Improving Education Standards

Part of Business of the House – in the House of Commons at 2:05 pm on 29th November 2018.

Alert me about debates like this

Photo of Theresa Villiers Theresa Villiers Conservative, Chipping Barnet 2:05 pm, 29th November 2018

It is a pleasure to take part in a debate on such an important issue and to follow the powerful speech made by Emma Hardy.

I would like to start by praising the hard work of teachers, governors and support staff in schools in my constituency. I am deeply grateful for the work they do. As I am sure my hon. Friend Dr Offord agrees, we are very lucky in the borough of Barnet to have some of the best state schools in the country. I particularly commend Totteridge Academy, which I visited recently for its democracy day. I am always hugely impressed by the students I meet in schools in my constituency, including Totteridge Academy, which had an immensely successful democracy day, engaging students in a range of activities to encourage participation in politics.

I welcome the expansion of school places in Barnet as part of the Government’s delivery of around 800,000 more school places—the biggest expansion for well over 30 years. I very much agree that providing the best education for children and young people is a huge engine of social mobility. Great educational opportunities are essential if we are to give young people the chance to get on in life and make a success of their lives. A good education is crucial. That means that raising standards in education and improving schools are vital parts of delivering social justice and social mobility.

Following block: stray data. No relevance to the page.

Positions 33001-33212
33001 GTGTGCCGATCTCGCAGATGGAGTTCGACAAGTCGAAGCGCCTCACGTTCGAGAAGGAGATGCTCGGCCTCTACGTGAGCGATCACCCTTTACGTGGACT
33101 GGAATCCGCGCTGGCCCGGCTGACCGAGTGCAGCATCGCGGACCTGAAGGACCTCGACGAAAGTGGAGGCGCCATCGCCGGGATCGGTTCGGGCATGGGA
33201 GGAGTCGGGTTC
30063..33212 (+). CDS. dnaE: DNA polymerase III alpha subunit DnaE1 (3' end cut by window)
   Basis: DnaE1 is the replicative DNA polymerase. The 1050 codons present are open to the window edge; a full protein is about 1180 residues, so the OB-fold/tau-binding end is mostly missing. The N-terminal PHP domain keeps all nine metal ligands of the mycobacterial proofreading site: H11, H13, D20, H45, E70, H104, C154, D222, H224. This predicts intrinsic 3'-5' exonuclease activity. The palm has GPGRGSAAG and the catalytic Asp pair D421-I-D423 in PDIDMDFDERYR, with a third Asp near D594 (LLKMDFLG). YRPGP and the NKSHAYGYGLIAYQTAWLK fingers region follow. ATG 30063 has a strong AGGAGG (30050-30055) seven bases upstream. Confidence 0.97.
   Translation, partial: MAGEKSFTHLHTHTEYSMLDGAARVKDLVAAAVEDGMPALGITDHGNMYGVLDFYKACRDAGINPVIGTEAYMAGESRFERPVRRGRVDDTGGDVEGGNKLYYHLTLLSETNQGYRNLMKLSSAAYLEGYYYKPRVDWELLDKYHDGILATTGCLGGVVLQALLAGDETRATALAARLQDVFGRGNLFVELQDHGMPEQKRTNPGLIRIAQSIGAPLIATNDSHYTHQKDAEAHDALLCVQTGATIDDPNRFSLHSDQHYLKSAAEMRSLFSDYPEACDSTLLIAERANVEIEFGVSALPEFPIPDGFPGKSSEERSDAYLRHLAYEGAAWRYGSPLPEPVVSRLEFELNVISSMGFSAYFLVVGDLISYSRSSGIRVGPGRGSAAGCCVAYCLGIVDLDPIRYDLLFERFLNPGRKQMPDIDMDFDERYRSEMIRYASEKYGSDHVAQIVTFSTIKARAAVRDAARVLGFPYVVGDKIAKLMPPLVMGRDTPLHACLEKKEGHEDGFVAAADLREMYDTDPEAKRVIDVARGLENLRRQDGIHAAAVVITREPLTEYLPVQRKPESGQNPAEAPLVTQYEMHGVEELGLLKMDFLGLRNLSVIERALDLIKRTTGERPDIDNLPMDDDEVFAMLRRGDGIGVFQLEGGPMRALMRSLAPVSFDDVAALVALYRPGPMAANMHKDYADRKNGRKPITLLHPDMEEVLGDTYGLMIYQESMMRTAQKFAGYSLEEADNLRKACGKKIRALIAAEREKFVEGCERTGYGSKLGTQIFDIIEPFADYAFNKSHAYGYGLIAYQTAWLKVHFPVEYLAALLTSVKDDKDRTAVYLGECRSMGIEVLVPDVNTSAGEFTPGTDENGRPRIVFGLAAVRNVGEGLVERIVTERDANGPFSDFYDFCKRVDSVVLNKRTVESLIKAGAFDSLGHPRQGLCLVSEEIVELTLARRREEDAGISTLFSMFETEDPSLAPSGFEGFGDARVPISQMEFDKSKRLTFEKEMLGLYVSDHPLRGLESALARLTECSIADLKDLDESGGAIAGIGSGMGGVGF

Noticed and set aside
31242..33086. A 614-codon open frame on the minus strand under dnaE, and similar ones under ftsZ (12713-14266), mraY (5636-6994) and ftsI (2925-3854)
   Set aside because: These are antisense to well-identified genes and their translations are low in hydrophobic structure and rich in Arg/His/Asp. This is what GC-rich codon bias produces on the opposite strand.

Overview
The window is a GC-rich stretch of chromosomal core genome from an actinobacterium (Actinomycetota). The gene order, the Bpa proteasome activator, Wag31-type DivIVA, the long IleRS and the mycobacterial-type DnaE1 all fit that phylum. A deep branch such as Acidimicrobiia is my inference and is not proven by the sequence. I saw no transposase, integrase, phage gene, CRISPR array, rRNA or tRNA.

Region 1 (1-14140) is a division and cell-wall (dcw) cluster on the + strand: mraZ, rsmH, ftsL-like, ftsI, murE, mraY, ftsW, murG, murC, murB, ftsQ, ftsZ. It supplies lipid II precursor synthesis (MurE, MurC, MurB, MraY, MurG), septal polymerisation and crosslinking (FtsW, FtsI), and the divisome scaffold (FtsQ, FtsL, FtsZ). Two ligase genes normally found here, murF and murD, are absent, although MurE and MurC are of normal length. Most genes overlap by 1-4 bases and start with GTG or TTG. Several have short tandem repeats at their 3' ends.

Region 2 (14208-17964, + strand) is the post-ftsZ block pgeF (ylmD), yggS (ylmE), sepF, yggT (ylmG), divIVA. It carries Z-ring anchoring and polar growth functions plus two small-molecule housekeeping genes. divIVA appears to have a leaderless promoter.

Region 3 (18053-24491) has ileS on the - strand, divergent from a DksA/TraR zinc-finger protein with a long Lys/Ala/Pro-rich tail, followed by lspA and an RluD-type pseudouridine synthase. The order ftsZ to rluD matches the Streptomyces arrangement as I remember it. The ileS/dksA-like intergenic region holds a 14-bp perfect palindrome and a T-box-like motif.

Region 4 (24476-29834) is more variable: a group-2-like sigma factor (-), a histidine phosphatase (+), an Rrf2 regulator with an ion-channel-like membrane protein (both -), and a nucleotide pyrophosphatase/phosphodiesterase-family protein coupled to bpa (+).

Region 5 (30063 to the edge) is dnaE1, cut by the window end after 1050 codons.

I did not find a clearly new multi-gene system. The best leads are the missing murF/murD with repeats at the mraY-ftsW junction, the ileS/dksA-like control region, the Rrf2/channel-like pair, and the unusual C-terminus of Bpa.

It is welcome that there are now so many more children—1.9 million—studying in good or outstanding schools than eight years ago, when the Conservatives returned to office. Under the last Labour Government, England slipped down the international league tables in reading, maths and science, but that trend has been reversed, as shown by a number of international benchmarks. For example, the progress in international reading literacy study shows that pupils in England are now outperforming their peers in many countries, including Canada, Australia and the United States.